• We need to remake the community that is democracy.  The community of the common good.
  • We need to encourage public servants to enjoy being that.
  • And we need to build new firewalls against the purchase of former government officials by industry. In fact, we need to dismantle the entire business/government partnership industry, and the lobby industry itself.
  • Or goodbye democracy.
    Of course, there is another way to restore democracy. Change it yourself.
    We received the following letter while this piece was being written.  It was sent by a person who we gave a Spirit of Democracy award to last year, in honor of her efforts to promote unselfish democracy in her local area, against a background of corruption and the loneliness of all who fight seemingly lost causes.
    ...elections are approaching, and with the prodding of many ..... my husband is now running for (office). He has been told how refreshing his views are (funny, since they are really old views, first envisioned by our founding fathers) and that it is time for some "new blood" in government.

    In the process of talking to people, we are discovering that it isn't just us who are tired of having to choose between the lesser of two evils come election day.  The people of our community are angry that politicians these days are more concerned with who is greasing their palms than with the issues which face us every day.  People want someone like them, who really cares about what is happening in our world, and who want to listen to the people who elect them - REALLY listen.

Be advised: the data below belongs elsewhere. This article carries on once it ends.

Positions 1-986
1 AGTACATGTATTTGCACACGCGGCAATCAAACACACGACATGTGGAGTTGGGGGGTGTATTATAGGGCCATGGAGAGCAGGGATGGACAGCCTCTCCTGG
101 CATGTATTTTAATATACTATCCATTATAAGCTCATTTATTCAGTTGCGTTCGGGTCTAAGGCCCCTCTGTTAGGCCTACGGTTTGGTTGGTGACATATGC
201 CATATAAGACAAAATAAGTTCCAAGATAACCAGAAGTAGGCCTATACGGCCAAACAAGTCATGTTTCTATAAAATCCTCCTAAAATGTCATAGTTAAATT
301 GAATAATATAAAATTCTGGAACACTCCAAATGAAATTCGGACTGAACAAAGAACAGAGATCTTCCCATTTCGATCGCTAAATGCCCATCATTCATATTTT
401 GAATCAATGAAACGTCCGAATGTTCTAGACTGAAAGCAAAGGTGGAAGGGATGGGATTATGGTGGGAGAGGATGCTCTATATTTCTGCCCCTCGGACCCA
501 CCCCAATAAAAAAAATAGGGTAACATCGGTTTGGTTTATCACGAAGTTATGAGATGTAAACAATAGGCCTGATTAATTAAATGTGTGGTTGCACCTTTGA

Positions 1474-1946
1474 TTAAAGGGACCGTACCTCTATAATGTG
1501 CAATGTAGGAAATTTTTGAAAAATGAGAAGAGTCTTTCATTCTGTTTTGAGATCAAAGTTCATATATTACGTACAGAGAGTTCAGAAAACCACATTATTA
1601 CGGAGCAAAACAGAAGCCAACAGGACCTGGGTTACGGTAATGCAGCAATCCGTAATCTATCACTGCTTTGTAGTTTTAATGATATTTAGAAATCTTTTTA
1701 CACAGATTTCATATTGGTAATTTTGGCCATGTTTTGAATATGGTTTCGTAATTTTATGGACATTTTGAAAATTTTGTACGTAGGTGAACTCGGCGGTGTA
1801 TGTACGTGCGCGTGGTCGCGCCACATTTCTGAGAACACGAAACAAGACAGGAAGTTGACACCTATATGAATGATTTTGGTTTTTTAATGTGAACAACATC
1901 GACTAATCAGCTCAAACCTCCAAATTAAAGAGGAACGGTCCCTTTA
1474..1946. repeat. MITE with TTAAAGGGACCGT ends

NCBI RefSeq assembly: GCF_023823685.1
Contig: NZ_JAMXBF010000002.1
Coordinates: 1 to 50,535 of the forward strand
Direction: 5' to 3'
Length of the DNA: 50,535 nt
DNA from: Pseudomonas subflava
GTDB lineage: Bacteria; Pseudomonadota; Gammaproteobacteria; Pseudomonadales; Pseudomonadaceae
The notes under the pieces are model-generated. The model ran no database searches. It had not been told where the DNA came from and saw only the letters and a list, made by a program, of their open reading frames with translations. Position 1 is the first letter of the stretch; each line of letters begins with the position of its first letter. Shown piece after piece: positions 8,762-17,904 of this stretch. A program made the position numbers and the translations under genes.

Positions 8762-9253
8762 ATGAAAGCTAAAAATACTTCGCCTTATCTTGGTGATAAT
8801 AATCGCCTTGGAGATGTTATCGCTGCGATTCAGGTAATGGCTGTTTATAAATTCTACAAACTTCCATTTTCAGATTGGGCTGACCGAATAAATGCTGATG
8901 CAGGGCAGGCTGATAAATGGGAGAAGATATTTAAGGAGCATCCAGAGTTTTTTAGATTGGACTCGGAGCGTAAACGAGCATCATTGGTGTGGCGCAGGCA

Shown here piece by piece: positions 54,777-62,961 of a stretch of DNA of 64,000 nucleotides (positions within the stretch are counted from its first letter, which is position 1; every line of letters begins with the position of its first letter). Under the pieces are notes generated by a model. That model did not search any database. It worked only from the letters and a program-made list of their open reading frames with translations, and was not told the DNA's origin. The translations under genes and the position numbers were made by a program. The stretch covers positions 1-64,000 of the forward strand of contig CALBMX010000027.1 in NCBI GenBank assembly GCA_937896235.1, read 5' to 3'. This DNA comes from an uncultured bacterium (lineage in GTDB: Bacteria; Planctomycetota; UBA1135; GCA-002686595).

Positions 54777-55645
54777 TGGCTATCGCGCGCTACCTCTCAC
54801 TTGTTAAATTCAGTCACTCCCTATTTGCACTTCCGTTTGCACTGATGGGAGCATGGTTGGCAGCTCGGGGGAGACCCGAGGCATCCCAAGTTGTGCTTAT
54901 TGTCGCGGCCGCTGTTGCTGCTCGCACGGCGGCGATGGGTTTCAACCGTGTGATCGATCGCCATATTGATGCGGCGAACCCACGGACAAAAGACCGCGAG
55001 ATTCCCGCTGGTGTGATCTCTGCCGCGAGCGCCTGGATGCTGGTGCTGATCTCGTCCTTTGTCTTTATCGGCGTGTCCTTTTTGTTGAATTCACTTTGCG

People seem to be excited that my husband, who after the loss of his job has gone back to school to finish his art education degree, cares enough about injustice to do something about it.  It seems that democracy might just prevail after all.

    "History has called America and our allies to action, and it is both our responsibility and our privilege to fight freedom's fight."
    - President George W. Bush, in his State of the Union Address, January 30, 2002

    ``We would like to see action, rather than words.''
    - Aung San Suu Kyi, Nobel Laureate and democracy hopeful, a long long time ago